Pablo A. Tedesco

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The hypothesis of convergence takes the deterministic view that community (or assemblage) structure can be predicted from the environment, and that the environment is expected to drive evolution in a predictable direction. Here we present results of a comparative study of freshwater fish assemblages from headwater streams in four continents (Europe, North(More)
335 Prey change behaviour with predation threat, but demographic effects vary with prey density: experiments with grasshoppers and birds 349 Increases in the flux of carbon belowground stimulate nitrogen uptake and sustain the long-term enhancement of forest productivity under elevated CO 2 358 Predator-driven component Allee effects in a wild ungulate(More)
Whereas global patterns and predictors of species diversity are well known for numerous terrestrial taxa, our understanding of freshwater diversity patterns and their predictors is much more limited. Here, we examine spatial concordance in global diversity patterns for five freshwater taxa (i.e. aquatic mammals, aquatic birds, fishes, crayfish and aquatic(More)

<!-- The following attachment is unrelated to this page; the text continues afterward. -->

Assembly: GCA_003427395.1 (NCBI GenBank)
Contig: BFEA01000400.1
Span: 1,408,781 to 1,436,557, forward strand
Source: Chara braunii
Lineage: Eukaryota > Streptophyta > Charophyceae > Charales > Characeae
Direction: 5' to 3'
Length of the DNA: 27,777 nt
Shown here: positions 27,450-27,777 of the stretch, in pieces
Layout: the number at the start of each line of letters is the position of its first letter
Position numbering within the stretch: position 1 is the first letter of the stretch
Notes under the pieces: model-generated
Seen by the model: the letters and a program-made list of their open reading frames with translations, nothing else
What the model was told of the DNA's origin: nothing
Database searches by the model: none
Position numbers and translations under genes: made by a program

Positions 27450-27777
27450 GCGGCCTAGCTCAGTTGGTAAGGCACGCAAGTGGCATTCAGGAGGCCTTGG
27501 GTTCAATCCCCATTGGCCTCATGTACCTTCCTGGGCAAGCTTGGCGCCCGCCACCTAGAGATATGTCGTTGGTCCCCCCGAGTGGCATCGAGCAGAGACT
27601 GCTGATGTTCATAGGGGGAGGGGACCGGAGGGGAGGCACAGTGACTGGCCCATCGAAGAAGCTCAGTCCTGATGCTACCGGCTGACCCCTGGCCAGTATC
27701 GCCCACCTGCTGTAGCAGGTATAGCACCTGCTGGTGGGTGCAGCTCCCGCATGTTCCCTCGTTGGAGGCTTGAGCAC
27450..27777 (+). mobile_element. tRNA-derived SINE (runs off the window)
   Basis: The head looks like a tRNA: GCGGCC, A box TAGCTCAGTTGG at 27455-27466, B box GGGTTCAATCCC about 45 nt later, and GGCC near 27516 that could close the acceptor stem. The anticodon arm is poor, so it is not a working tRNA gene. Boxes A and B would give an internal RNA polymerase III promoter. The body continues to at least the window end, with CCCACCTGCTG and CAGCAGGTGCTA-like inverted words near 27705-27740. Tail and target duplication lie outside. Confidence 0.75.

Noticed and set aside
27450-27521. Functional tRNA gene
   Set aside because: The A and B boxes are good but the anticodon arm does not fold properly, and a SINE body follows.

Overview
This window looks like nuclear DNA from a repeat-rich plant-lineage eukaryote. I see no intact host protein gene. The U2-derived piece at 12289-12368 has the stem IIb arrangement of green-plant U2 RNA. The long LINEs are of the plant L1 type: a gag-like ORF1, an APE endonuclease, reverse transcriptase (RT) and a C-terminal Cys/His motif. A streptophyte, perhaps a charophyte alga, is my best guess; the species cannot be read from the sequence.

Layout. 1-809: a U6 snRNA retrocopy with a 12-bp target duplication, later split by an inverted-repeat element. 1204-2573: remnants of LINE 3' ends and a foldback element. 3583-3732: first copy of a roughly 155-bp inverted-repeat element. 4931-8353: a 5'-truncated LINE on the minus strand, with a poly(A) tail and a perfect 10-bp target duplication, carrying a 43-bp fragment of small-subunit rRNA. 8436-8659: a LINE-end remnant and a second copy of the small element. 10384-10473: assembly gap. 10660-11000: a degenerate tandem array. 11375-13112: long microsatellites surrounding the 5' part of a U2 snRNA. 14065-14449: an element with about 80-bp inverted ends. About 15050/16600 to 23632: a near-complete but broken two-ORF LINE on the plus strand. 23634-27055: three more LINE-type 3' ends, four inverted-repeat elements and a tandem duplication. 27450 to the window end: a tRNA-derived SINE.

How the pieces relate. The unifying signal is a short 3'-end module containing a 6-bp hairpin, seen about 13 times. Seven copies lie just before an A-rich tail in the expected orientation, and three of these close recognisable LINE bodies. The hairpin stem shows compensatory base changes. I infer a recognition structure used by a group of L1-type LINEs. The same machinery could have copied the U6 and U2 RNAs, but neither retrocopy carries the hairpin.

Because both descriptions of species and modern human-driven extinctions started around the same time (i.e., eighteenth century), a logical expectation is that a large proportion of species may have gone extinct without ever having been recorded. Despite this evident and widely recognized assumption, the loss of undescribed species has never been estimated.(More)
There is growing interest in large-scale approaches to ecology, for both plants and animals. In particular, macroecological studies enable examination of the patterns and determinants of species richness of a variety of groups of organism throughout the world, which might have important implications for prediction and mitigation of the consequences of(More)
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